fbpx Skip to main content

The adverse effects of the coronavirus pandemic on racial minorities in the United States have been noted since early 2020. However, the discussion tends to focus on disparities in hospitalization and mortality rates.

This study, published in NEJM Catalyst Innovations in Care Delivery, focuses instead on post-hospitalization disparities. Although often understudied, post-hospitalization population outcomes can provide a fuller picture of the public health situation than more limited analyses. For example, individuals may deal with a combination of physical, cognitive, and psychiatric symptoms post-hospitalization, collectively termed Post-Intensive Care Syndrome. 

The study consists of a literature review analyzing post-intensive care syndrome to seek a better understanding of the specific causes behind observed disparities to guide how to improve them. The researchers assert that the primary explanation for disparities at the current time relies on an understanding of the impact that socioeconomic factors have on health.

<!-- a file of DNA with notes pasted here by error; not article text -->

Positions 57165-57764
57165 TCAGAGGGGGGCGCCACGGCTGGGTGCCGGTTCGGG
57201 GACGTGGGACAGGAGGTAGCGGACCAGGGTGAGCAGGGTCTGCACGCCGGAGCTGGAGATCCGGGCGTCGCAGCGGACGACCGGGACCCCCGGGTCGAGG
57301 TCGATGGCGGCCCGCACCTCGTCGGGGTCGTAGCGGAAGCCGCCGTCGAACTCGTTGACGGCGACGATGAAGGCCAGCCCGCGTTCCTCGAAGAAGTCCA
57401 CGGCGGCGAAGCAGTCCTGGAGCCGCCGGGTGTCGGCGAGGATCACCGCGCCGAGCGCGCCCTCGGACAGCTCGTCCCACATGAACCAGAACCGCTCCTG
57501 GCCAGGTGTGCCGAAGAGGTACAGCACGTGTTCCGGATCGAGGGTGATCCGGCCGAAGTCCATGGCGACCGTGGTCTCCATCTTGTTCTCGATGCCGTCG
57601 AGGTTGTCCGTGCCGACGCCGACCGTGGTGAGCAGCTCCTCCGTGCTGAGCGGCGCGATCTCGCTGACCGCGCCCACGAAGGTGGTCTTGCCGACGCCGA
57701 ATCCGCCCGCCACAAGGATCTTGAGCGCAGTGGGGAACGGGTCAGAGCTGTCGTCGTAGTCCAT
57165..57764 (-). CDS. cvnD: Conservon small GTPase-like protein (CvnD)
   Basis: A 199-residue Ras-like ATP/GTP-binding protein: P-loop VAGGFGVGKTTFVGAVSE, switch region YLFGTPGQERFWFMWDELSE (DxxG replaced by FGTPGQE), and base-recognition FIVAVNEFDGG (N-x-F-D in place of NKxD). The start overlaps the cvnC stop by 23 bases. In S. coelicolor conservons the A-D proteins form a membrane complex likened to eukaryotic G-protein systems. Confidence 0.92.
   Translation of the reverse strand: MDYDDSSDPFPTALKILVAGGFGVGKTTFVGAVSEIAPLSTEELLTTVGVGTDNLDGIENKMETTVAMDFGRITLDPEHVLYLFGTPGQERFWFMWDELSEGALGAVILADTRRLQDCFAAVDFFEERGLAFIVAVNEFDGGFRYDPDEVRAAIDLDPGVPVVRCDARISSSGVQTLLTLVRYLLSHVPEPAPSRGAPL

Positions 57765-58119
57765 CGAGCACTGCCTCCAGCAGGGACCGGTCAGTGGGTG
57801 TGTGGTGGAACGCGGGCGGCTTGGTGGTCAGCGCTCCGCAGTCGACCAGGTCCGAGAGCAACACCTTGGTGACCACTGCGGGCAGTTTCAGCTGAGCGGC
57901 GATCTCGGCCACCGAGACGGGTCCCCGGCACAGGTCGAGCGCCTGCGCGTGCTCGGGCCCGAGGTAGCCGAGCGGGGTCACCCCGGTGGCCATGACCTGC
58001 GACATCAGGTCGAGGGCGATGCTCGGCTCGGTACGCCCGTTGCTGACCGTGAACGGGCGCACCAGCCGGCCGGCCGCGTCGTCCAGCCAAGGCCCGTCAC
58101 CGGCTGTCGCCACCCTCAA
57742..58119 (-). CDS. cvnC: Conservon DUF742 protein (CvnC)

Ultimately, the study found that insurance rates and access to healthcare are much lower for Black, Latinx, and Indigenous populations than white populations. Moreover, many other factors play into the adverse outcomes that these populations face. 

The researchers concluded by offering a three-pronged approach to improving post-hospitalization health disparities by focusing on preventing critical illness, deploying short-term post-intensive care initiatives to directly treat adverse outcomes, and implementing long-term community-based solutions that can adequately deal with the root causes of COVID-19 health disparities [1].


[1] Flash, M. J. E., Johnson, S. F., Tiako, M. J. N., McGrory, A. T., Betancourt, J. R., Lamas, D. J., & Alba, G. A. (2020). Disparities in Post-Intensive Care Syndrome During the COVID-19 Pandemic: Challenges and Solutions. NEJM Catalyst Innovations in Care Delivery. https://doi.org/10.1056/CAT.20.0568

You May Also Like::  Unraveling Golimumab’s Efficacy in Ulcerative Colitis Across Races